Their behaviour was appalling. I stood in front of the class, trying to teach a difficult but important lesson, desperate for the students to understand it. But no one listened.
I addressed a young woman at the front of the room who was smiling affectionately at her cellphone. She looked up at me with a confused expression on her face and blinked as if she had just awoken from a dream.
I had begun to encounter more and more of this in my classes. People constantly distracted by their cellphones, making teaching impossible. What made it difficult in this case was that there wasn’t much I could do. There was no principal I could report these learners to, nor was contacting their parents an option. These were not schoolkids. They were a group of data analysts from an investment firm.
I could not escalate the problem to the group’s supervisor because he was one of the attendees at my training. During the break I asked a young man if he found my lessons boring.
“No way, we love your training, and really learn a lot,” was his response.
I was totally confused, and wondered how they had managed to learn anything at all when they were not even paying attention. His next words were a great revelation to me, and radically influenced the way in which I looked at technology.
“We’ve already been through your content on YouTube yesterday.”
Of course. My YouTube tutorials.
Not long after that, I began lecturing Java coding at a private tertiary institute. My students were low achievers who barely made it through matric and couldn’t get into universities. On the other hand, Java is a difficult language to grasp. My problem was getting them to understand the concepts and complete their coding projects.
Day after day they would come with their projects incomplete. I could see they were as frustrated as I was.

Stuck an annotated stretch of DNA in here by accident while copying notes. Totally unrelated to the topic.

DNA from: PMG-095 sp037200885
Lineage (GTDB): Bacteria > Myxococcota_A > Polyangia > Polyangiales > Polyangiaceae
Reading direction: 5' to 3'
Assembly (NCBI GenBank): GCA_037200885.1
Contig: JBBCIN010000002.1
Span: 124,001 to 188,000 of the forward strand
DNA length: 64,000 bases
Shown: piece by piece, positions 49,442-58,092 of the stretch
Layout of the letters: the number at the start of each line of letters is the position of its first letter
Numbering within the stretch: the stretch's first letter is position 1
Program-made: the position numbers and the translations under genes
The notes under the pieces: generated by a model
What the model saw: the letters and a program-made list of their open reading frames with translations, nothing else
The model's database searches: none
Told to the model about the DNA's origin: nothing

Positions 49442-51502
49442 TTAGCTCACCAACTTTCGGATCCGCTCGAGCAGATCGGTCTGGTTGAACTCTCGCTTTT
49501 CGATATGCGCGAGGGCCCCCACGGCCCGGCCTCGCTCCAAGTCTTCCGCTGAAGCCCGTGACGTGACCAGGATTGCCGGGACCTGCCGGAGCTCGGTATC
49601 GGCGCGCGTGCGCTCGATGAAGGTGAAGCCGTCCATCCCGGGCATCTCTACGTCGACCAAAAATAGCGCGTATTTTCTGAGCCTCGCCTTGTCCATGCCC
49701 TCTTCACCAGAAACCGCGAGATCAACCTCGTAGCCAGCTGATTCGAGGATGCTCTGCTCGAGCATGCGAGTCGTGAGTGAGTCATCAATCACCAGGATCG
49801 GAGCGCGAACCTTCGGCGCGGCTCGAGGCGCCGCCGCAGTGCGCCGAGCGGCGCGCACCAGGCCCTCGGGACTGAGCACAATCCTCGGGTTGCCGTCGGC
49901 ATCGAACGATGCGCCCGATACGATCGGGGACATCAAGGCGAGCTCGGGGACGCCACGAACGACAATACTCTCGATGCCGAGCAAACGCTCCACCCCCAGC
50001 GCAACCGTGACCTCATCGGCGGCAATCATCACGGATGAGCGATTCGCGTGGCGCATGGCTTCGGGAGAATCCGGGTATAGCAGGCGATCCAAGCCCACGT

I decided to conduct an experiment based on my experience with the data analysts. I knew each of my students had cellphones, and that the institute provided wi-fi in the common areas. I made video recordings of my lessons and uploaded them to YouTube. I then asked my students to watch the videos before coming to class, so that they could focus on doing the coding projects in class under my supervision.
The idea caught on, and my students were loving it. The experiment was a massive success, and they performed well. My tutorials are still online, and to date have attracted as many as 75 000 views.
Tiema Muindi, a journalism lecturer, has taken the concept further. He teaches at a low-income college and is faced with the same challenges, with the addition of very large class sizes. Out of necessity he decided to see if he could overcome some of his teaching challenges using his cellphone.
He began to record his lessons using his phone, and sending them to his students via WhatsApp, which uses less data than YouTube, and is hence more cost-effective. He also sends them notes on occasion. He is very active on the groups, answering questions through text, diagrams and even voice notes. The concept caught on, and his students are not just enjoying his lessons, but performing well.
Busisiwe Khawula teaches English as a second-language at Kwasanti Secondary School in St Wendolins, Pinetown. In her literature classes she found a lot of her time goes into reading, translating and explaining the prescribed books, leaving little time for class discussions.
To overcome her problem, she decided to do voice recordings of herself reading and explaining the stories, and to make these available via WhatsApp and other means. In this way, students will be able to listen to the stories out of class, and engage in discussions in class.
These examples are enough to make one wonder if the decision by so many schools to ban cellphones was a wise one or one borne out of haste and a desire for quick results. Either way, in doing so we are not just depriving our students of amazing learning opportunities, we are setting ourselves up for a huge logistical nightmare in trying to enforce the ban. Students will find ways to get those phones into classrooms.
A learner uses his tablet in the classroom.